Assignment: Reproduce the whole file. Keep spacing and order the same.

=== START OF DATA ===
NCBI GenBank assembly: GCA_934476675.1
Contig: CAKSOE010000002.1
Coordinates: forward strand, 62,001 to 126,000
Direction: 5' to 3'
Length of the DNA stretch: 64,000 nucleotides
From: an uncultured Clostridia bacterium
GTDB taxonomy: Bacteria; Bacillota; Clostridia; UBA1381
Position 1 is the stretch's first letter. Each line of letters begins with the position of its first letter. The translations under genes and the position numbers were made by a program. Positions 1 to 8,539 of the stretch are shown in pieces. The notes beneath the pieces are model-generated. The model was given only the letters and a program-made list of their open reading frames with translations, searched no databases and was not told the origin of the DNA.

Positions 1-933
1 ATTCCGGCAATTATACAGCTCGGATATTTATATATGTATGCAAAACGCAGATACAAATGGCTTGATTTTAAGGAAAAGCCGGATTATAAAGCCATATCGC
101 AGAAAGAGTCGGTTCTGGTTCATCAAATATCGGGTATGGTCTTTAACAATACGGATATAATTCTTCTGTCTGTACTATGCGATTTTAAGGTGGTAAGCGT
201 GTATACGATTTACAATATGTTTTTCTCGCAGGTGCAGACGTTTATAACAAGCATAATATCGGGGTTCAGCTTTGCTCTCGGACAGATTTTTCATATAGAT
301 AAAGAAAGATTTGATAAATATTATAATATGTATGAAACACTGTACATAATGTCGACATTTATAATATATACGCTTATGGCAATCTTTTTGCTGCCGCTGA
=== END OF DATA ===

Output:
NCBI GenBank assembly: GCA_934476675.1
Contig: CAKSOE010000002.1
Coordinates: forward strand, 62,001 to 126,000
Direction: 5' to 3'
Length of the DNA stretch: 64,000 nucleotides
From: an uncultured Clostridia bacterium
GTDB taxonomy: Bacteria; Bacillota; Clostridia; UBA1381
Position 1 is the stretch's first letter. Each line of letters begins with the position of its first letter. The translations under genes and the position numbers were made by a program. Positions 1 to 8,539 of the stretch are shown in pieces. The notes beneath the pieces are model-generated. The model was given only the letters and a program-made list of their open reading frames with translations, searched no databases and was not told the origin of the DNA.

Positions 1-933
1 ATTCCGGCAATTATACAGCTCGGATATTTATATATGTATGCAAAACGCAGATACAAATGGCTTGATTTTAAGGAAAAGCCGGATTATAAAGCCATATCGC
101 AGAAAGAGTCGGTTCTGGTTCATCAAATATCGGGTATGGTCTTTAACAATACGGATATAATTCTTCTGTCTGTACTATGCGATTTTAAGGTGGTAAGCGT
201 GTATACGATTTACAATATGTTTTTCTCGCAGGTGCAGACGTTTATAACAAGCATAATATCGGGGTTCAGCTTTGCTCTCGGACAGATTTTTCATATAGAT
301 AAAGAAAGATTTGATAAATATTATAATATGTATGAAACACTGTACATAATGTCGACATTTATAATATATACGCTTATGGCAATCTTTTTGCTGCCGCTGA